The shoe is finished in black and the 40x triggers have always been nice and this one is as well. From the factory this trigger was set at 2 lbs 6 0z 2. There was a tiny bit of over-travel after a very nice break. These triggers have a good reputation for a reason and there is not really any compelling reason to replace it. When you examine the action and bolt, it is pure Remington and looks and operates the same, but there are a few things of note that are worth mentioning. The actions themselves were a 40x action which means not only were they built to higher tolerance standards, but they also include the drill and tapped holes on the left hand side of the action where the auxiliary sight base is attached.

These Collector Edition M24s come with the bases mounted for both the aux sights as well as Leupold Mk4 two piece scope bases. Through the production life of the M24, two different precision auxiliary sights were used, the Redfield International Palma and then with the second run of rifles, O.

This rifle is obviously a second run rifle due to the O. Webber base and the two piece Mk4 scope bases. The early rifles had the one piece Mk4 base, which was not a Picatinny compatible rail back then as those had not been developed in the s. As was mentioned, the actions were actually 40X actions, but rumor has it that Remington wanted the publicity and marketing clout of having the Remington marked on the rifles, which is completely understandable.

The rear tang and two position Remington safety are all located in their normal location and operate in their normal fashion. The safety does not lock the bolt so the action can be cycled while the rifle is on safe when electing to unload the rifle by cycling the bolt.

The standard Remington C clip extractor was used as well. We have heard conflicting reports as to why that is. Benning, we were told that it was so the rifle could be easily re-chambered to. When you think about everything that was required to re-chamber to. Not only would a barrel change be required, as you would want a faster twist rate than the At that point, a whole new barreled action would likely be cheaper and easier.

We have heard that this was a requirement during development to be able to chamber it in. The other conflicting report is that the rifle was originally intended to be chambered in. Then the last minute in the development cycle the decision was made to stick with the NATO standard cartridge. Because it was so late in the development phase there was not time to change the rifle to a short action and meet the deadline of production, so it remained a long action.

The funny thing about all of this is that we have heard both of these reports from reputable sources, so we are not positive which it was? As can seen in the picture above, when a. One of the first things we were taught at Sniper School was to insure all of the rounds loaded into the magazine were pushed all the way to the rear of the internal magazine as this would prevent any jam ups when cycling the bolt and chambering rounds from the magazine.

When this is done, the rifle does indeed operate without problems. Notice also in the picture that the follower is a different and more durable de than a commercial Remington The recoil lug between the action and barrel is the normal thickness recoil lug, but we would assume that Remington insured they were ground and finished to tighter tolerances than a normal Remington recoil lug. The stock is a traditional profile and width through the action area, which is where the full aluminum bedding block is embedded into the Kevlar reinforced HS Precision stock.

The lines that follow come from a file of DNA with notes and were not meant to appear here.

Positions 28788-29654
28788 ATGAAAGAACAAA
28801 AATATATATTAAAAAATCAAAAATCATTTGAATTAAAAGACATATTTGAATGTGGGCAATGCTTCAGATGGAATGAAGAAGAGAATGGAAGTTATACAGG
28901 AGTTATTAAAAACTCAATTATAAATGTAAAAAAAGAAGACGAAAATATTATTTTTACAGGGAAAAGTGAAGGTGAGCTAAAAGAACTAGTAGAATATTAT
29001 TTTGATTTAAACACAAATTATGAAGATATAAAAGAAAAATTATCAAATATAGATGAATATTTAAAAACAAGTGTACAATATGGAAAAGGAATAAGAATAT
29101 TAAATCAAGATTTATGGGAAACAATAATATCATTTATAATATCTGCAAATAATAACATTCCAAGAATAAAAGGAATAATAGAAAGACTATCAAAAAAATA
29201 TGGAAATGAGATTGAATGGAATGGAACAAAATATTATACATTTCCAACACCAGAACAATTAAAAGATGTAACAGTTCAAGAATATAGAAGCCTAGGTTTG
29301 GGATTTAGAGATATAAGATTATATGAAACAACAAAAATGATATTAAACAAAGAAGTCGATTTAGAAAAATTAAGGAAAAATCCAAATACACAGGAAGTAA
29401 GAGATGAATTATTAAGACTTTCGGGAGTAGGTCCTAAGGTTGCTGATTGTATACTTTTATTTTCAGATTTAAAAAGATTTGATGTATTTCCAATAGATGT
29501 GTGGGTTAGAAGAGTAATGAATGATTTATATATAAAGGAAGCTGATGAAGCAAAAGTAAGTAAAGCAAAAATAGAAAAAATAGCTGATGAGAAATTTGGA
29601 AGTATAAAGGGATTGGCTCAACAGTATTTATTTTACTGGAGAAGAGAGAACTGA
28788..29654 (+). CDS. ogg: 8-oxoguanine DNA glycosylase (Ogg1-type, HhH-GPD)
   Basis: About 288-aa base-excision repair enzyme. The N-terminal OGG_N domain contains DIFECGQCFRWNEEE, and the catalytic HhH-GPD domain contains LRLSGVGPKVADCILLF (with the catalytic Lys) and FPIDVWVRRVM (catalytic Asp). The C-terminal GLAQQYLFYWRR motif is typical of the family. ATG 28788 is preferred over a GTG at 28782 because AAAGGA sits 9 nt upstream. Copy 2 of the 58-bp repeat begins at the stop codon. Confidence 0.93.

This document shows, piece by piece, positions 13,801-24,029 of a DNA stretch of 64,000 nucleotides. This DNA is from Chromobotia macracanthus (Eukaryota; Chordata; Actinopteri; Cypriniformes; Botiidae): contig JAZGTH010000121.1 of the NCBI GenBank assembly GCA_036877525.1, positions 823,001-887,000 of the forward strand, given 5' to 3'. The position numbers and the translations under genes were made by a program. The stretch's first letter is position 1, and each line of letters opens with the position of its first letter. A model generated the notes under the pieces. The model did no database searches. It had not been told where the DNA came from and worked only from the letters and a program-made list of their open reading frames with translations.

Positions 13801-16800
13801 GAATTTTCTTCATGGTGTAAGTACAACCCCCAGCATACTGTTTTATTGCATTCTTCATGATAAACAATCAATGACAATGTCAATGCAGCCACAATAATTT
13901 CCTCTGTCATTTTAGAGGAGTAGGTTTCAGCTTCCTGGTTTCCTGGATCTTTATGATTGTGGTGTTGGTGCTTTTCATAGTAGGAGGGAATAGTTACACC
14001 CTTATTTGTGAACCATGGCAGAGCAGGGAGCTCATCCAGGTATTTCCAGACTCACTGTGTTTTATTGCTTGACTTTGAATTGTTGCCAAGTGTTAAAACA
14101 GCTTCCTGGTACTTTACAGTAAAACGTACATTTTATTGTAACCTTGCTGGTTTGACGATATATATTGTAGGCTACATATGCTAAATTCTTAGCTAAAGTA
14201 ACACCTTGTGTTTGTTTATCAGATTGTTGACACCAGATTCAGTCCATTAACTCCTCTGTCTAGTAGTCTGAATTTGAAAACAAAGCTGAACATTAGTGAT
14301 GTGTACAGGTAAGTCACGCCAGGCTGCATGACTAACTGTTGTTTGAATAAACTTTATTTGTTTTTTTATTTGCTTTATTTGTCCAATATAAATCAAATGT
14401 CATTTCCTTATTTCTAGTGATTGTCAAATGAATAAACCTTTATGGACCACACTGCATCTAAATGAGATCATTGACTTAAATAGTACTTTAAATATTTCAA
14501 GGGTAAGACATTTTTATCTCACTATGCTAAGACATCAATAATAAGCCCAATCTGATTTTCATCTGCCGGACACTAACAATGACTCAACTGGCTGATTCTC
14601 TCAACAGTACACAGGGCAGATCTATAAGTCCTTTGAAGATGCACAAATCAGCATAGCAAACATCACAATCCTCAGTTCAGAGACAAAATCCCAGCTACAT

In front of the action though, the stock widens out to a 2. There are the traditional two sling swivel studs up front, one for the bipod and one for the sling. The Collector Edition M24s come with the M leather sling that came as a part of the full M24 SWS kit, but it does not come with the Harris bipod that was also a part of that original kit. One of the other distinguishing features of the M24 was its unique, and very heavy, barrel contour.

Remington did not utilize their traditional Palma style heavy barrel contour on the M24 but instead opted to use a straight taper profile. At the recoil lug the diameter of the barrel is 1. This is a very heavy profile barrel and is one of the things that le to the heavy weight of the rifle.

The muzzle has a stepped down recessed crown to protect it from damaging nicks and dings. Also, mounted up near the muzzle is the front auxiliary sight base that is one of the other distinguishing features of the M We appreciate that the Army was insistent on having the ability to mount auxiliary sights.

Though they are seldom, if ever, used. Of course, we cannot talk about the barrel and not mention the unique rifling and rate of twist. When the US Army was developing the rifle, they went the mathematical route and decided to calculate the ideal rate of twist for the then standard issue sniping ammo, the M Special Ball, and its gr FMJ-BT projectile.

Their calculations came up with a Additionally, instead of the standard Remington 6 lands and grooves, they decide on the use of the 5R rifling with its 5 lands and grooves. There are scientific reasons why this is a better way to go to improve accuracy, though it is hard to prove just how much of a difference this rifling actually makes.

The metal finish is another thing that changed on the later M24s.

M24 remington for sale

email: [email protected] - phone:(645) 125-9052 x 6000

Remington M24 SWS Optics Scope Case Foam Formed Fitted